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15 September 2021 (closed)
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The bargaining over the 10.64 percent stake in Freeport Indonesia has begun. Whereas Freeport proposed a price of USD $1.7 billion, Indonesia's Ministry of Energy and Mineral Resources says the stake is only worth USD $630 million. Due to Government Regulation No. 77/2014 on the Implementation of Mineral and Coal Mining Business Activities, Freeport Indonesia - the local unit of US mining giant Freeport McMoRan - has to divest a 30 percent stake (to an Indonesian party) gradually up to the year 2019. Currently, the central government already owns a 9.36 percent stake in Freeport Indonesia.
The gap between both prices is huge. In January 2016 Freeport Indonesia informed the government that it valued the 10.64 percent stake in the miner at USD $1.7 billion. Indonesian authorities immediately objected to this price and took several months to come up with its own calculation. This week, Indonesia's Energy and Mineral Resources Minister announced it valued the 10.64 percent stake at USD $630 million. While the Indonesian government uses a calculation that involves the replacement cost on the cumulative investment that has been conducted since the exploration stage up to 2019 (when a 30 percent stake in Freeport Indonesia has to be divested), Freeport uses a (fair market value) calculation that includes investment up to 2041. The Indonesian government now has requested Freeport to recalculate and make a better offer.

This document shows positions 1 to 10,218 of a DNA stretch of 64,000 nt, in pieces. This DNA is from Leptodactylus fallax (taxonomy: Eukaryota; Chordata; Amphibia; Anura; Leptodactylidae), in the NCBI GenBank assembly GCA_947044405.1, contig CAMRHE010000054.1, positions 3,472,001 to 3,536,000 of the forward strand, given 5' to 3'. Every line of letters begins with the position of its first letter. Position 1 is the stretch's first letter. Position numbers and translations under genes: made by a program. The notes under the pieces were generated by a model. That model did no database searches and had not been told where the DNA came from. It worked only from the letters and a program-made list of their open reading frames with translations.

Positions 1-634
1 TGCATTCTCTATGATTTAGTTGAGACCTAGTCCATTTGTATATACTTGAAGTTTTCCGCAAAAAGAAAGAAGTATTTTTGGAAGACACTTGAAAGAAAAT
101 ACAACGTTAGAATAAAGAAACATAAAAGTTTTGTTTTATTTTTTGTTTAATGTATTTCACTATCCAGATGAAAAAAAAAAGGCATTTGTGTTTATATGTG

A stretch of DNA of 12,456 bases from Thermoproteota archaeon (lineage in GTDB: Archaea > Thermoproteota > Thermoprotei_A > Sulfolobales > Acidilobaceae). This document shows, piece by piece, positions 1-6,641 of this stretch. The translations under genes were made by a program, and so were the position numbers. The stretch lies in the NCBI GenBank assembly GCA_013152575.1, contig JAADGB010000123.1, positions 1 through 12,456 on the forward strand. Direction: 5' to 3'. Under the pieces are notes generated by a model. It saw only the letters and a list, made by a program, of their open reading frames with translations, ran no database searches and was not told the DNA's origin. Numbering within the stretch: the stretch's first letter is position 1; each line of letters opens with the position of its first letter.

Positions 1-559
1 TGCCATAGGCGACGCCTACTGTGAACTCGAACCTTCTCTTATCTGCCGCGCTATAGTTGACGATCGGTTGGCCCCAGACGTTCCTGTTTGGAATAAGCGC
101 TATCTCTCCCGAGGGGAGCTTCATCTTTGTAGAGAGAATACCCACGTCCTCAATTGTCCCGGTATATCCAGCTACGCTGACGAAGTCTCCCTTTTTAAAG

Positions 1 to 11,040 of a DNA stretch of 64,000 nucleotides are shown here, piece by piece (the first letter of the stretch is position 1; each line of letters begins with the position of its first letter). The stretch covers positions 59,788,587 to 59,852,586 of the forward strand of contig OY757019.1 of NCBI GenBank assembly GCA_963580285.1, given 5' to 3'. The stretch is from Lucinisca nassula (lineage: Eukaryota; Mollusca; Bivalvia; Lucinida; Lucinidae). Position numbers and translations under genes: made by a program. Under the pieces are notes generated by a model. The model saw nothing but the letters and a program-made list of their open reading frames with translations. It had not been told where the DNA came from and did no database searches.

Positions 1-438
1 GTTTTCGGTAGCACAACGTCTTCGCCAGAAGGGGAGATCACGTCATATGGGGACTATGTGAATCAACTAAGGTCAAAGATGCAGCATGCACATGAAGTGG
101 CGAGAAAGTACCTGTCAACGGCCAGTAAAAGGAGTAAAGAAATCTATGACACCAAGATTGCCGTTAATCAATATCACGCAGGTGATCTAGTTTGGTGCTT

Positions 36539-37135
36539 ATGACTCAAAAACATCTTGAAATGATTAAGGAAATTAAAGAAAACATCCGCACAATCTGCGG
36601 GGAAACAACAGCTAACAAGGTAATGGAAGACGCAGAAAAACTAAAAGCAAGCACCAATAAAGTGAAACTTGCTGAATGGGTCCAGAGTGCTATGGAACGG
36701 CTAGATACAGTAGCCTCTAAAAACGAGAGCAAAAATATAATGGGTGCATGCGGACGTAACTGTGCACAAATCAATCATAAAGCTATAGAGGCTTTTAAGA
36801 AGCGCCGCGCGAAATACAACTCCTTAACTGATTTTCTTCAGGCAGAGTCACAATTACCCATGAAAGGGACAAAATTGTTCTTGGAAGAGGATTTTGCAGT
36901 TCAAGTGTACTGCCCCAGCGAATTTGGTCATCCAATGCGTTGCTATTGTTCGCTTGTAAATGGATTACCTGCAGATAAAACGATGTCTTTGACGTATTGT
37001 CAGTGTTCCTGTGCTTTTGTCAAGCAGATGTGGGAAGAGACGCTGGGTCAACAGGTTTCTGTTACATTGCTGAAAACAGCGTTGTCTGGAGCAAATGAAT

As such, the issue of whether Freeport Indonesia will be granted a 20-year extension to operate the Grasberg mine becomes an issue again. Based on an agreement signed in the 1990s Freeport Indonesia is entitled to obtain another 20-year extension. The present Indonesian government, however, says it cannot discuss an extension as the law states that negotiations about mining contract extensions can only be started two years prior to the expiration of the existing contract. This would mean that negotiations between both sides about the 20-year extension of the Grasberg mine can only start in 2019.
In mid-2014 both sides engaged in renegotiations in order to make Freeport Indonesia's contract more in line with the controversial 2009 Mining Law, including the divestment requirement. Although this requirement was not in line with the original contract, Freeport Indonesia decided to agree to the divestment requirement in an attempt not to miss out the 20-year extension after 2021 when its existing contract expires. Although officially the government cannot confirm the extension yet, government officials have signaled that the 20-year extension will be granted. Freeport Indonesia needs more certainty, however, because it wants to invest up to USD $18 billion in underground mining facilities and other expansion plans at the Grasberg mine; an investment that is pointless in case the 20-year extension is not granted. Moreover, Indonesia is well-known for its flip-flop policies, particularly when it involves natural resources.
Freeport Indonesia operates the Grasberg mine in Papua. This mine is known as the world's largest gold mine and third-largest copper mine.
Why doesn't the Indonesia government just take over the corporation?